Demystifying Hospital Stays – An Introduction to Dr. Nugent, the “Happiest Hospitalist”

Hello, and let me introduce (or reintroduce) myself. My name is Dr. Monique Nugent; I’m a practicing hospitalist and the author of Prescription for Admission: A Doctor’s Guide for Navigating the Hospital, Advocating for Yourself, and Having a Better Hospitalization. Usually, when I make that introduction, I get two immediate questions: 1- What is a Hospitalist? and 2- What is your book about? Since this is an introduction, let’s get those questions answered. 

What is a Hospitalist?

As a board-certified internist, I can work in many care settings, but I have chosen to work solely in hospitals; thus, I am a hospitalist. Hospitalists are usually internists or family practice physicians. NPs and PAs also work as hospitalists. Other specialties, such as Pediatrics and Obstetrics, also have physicians who only work in hospitals (i.e., pediatric hospitalists & laborists), but as an internist, I typically care for non-pregnant adults. I’ve worked in two VA hospitals, two academic hospitals, two county hospitals, and two community hospitals. Each hospital I’ve been in has been unique, but they are also very similar in many ways.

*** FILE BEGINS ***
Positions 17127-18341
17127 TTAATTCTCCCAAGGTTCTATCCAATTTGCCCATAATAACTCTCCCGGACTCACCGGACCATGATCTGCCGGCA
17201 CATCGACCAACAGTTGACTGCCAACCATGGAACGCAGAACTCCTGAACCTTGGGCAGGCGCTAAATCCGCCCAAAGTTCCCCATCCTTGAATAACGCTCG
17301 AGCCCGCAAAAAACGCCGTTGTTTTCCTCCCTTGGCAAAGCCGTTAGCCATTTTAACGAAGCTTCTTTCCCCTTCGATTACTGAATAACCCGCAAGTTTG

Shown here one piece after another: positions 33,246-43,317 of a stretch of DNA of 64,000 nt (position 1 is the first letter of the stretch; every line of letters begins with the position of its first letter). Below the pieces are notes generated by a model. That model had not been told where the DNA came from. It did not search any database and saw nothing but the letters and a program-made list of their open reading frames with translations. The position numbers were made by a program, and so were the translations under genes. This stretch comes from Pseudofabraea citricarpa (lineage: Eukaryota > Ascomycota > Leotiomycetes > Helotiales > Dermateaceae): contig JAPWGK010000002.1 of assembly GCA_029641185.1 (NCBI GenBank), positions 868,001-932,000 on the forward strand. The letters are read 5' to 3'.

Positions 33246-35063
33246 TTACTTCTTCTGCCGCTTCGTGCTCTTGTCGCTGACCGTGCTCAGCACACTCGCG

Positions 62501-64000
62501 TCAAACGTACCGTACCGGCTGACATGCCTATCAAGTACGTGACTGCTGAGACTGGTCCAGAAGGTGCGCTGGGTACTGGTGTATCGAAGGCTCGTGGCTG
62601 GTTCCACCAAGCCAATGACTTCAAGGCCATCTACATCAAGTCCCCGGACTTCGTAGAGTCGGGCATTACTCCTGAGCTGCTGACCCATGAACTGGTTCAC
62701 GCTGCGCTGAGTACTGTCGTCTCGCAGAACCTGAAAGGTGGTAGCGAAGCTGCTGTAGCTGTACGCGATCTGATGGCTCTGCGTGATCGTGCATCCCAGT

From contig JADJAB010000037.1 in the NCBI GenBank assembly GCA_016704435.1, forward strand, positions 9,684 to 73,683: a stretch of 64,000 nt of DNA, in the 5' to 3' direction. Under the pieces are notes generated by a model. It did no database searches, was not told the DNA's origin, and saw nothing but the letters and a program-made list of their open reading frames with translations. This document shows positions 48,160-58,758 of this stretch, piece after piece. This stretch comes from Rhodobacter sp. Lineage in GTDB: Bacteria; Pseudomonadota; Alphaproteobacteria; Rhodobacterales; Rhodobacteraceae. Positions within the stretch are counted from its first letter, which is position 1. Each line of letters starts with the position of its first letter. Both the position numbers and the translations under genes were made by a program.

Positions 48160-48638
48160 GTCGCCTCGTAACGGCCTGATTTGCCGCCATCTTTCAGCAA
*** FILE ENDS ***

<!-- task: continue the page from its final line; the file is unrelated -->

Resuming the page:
You see, I’ve been roving the halls of hospitals since I was a third-year medical student, enthralled when listening to the residents describing their days in the hospital, being filled with complex procedures, rare diagnoses, and intricate medical plans. At Loma Linda University, where I completed both my medical school and residency training, I had brilliant attendings who trained me to focus on creating carefully thought-out care plans to address patients’ most pressing medical needs and then switch gears to help guide their care after a hospitalization. I’m blessed to have a career where I can use my knowledge and skills to help others at their most vulnerable times. 

What is your book about? 

On its face, Prescription for Admission is a book about what to expect and how to advocate effectively for yourself during a hospitalization. But this book is much more; it is an easy-to-read cheat sheet created from a brain dump of everything I’ve seen in the almost fifteen years I’ve worked in hospitals. My goal with Prescription for Admission is to demystify everything that happens when someone is hospitalized, describe who is who, what is what, why things happen, and how you can maximize every interaction with the various healthcare providers who work there.